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Thursday, November 26, 2009


The Red Canvas/Moving Images Suite
Music by James Peterson
MovieScore Media MMS09025
26 Tracks 65:27 mins

MovieScore Media have the nice habit of introducing me to new composers, the latest being James Peterson, whose score for the new fight movie from directors Kenneth Chamitoff and Adam Boster, The Red Canvas, has already won the award for "Best Feature Soundtrack" at the Action on Film International Film Festival, and I'm pleased to say that here we have a large orchestral score for a change, in the finest Hollywood film noir traditions.
The Red Canvas score features on the first 18 tracks of the album, the remaining 8 being given over to the same composer's Moving Images Suite, which is described as an "ode to film music."
But first, The Red Canvas, and, after a brooding opening the music of "Out of the Darkness builds into a huge dramatic piece of great power. The 60-piece string section really comes into its own in the emotional "Awaiting the News," followed by the initially powerful "Death and Resurrection I," before the strings re-enter, once more with emotion, continuing into "A Great Fighter," with a reprise of the emotional main theme from "Awaiting the News." "Jazz Cafe" introduces an urban interlude, complete with solo jazz trumpet, and string accompaniment, whilst "Grease Monkey Prelude" opens with flute over hushed strings, before taking a bigger, darker turn. This is followed by "Grease Monkey Brawl," an exciting and powerful piece of action writing, then another reprise of the main theme again in "Maria Cries; which continues in an epic Rozsa-like treatment in "Calling All Gladiators," and more noirish in "The Meeting."
"Death and Resurrection II" offers more noirish dramatics, before taking a sympathetic turn, with a mournful variation of the main theme playing out in "Bills and Tears." "Jungle Rumble" follows powerfully, all brass and percussion. "Prayer" sees the main theme rising to almost spiritual heights, continuing in increasingly dramatic mode in "A Not-So-Conjugal Visit." The final cue, "Ballet for Brawlers," is a tour-de-force of powerful action scoring, based largely on the opening theme, worth the price of the album alone.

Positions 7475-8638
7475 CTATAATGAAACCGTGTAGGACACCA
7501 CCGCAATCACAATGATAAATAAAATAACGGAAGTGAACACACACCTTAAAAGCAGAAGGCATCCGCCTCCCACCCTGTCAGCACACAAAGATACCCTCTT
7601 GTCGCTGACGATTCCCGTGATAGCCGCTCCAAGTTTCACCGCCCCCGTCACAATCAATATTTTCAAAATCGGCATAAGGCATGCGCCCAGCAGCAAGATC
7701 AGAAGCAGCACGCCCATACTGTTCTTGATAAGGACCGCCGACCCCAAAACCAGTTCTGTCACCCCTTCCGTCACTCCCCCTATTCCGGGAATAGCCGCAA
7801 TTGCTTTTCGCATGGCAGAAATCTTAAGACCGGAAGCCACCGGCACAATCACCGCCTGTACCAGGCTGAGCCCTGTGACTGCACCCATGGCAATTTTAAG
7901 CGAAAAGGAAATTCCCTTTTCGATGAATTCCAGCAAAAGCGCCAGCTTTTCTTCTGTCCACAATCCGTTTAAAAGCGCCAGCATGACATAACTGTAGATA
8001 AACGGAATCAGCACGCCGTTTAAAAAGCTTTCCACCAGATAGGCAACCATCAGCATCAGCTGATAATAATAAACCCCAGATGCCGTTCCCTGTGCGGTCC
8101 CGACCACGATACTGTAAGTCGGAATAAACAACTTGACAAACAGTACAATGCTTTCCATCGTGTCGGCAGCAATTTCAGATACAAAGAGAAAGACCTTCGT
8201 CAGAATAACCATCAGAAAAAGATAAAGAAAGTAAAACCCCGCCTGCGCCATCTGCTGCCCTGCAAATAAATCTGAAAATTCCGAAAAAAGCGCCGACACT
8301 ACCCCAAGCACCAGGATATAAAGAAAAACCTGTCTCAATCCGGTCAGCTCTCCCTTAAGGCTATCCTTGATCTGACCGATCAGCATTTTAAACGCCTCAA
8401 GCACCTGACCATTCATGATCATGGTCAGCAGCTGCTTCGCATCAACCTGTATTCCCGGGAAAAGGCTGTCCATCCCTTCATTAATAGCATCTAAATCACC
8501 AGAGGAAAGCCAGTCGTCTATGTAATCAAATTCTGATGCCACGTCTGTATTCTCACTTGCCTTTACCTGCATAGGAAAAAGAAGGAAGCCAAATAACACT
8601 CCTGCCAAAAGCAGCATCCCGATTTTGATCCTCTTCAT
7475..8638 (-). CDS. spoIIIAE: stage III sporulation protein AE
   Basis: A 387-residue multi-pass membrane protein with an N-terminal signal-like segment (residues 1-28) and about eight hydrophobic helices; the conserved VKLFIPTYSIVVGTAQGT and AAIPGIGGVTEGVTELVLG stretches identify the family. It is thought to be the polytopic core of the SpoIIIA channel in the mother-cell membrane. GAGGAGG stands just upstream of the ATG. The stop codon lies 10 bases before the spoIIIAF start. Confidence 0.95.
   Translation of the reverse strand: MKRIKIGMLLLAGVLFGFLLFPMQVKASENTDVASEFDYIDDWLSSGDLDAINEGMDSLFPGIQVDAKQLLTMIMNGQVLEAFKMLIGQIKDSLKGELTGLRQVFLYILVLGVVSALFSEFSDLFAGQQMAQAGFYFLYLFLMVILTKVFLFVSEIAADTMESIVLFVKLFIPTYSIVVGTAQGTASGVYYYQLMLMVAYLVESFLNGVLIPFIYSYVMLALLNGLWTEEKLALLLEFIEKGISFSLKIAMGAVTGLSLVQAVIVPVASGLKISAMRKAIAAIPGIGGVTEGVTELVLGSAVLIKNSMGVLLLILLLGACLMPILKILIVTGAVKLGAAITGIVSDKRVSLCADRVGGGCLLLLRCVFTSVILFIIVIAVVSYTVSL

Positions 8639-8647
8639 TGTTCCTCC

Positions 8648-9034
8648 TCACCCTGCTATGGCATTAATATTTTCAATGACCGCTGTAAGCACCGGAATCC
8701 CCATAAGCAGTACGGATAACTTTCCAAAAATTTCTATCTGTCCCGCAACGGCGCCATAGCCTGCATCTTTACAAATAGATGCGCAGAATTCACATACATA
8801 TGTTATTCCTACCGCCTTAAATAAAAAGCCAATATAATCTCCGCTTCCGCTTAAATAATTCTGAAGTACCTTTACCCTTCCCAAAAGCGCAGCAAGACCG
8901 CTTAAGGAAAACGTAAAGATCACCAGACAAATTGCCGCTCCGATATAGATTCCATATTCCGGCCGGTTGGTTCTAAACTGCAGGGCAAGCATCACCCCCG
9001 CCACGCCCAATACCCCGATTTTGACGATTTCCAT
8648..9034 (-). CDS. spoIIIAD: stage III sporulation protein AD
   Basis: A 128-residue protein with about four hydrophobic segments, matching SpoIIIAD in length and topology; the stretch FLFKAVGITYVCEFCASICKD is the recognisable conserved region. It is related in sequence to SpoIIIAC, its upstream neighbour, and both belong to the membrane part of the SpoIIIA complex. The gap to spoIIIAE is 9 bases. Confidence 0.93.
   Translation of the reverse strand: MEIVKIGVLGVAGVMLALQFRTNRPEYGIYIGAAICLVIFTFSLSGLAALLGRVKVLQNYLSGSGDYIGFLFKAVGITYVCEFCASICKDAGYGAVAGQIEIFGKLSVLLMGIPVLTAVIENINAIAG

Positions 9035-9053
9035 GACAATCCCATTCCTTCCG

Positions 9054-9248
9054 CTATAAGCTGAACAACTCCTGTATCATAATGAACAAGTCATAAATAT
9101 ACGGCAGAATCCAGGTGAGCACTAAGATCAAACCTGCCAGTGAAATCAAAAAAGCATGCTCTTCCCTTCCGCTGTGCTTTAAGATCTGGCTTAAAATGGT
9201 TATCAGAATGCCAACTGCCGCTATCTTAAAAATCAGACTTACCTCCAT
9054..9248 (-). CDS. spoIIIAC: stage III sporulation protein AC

I know some of my acquaintances are pretty unmoved by much of today's film scoring, considering it sub-standard to the music of so many Hollywood greats of yesteryear. Well, I would say to them, check this one out. They may well like what they hear.
The composer's Moving Images Suite begins with a flourish with the "Moving Images Fanfare," which is followed by the breezy "The Sorcerer," which reminds somewhat of the great Jerry Goldsmith's theme from "The First Great Train Robbery." "Americana" offers traditional brassy nobility, whilst the largely minor-keyed "A Quirky Machine" reminds a little of John Williams' "March of the Ewoks." "Moonlit Desert Chase" flows busily, but is rather a restrained affair for a chase, though it does have its moments. After all this business, it's nice to take a step back with "Pastorale," the lengthiest and loveliest track of the suite, which is followed by "Transylvania: 1955" which, after a low-key, eerie opening, erupts into menacing, Gothic-styled, action.
The suite concludes with the "Epilogue," which reprises the "Americana" theme, before ending in a flurry, with a variation on the opening fanfare.
An enjoyable concert piece then, much lighter fare than the score that accompanies it on this album, but which makes for a nice contrast. If his work is able to remain grounded in the past like this, I really look forward to hearing more from this composer in the future.
Got to for samples and details as to where to obtain the album on CD, or as a download, if you prefer. You can also find a trailer for The Red Canvas there.


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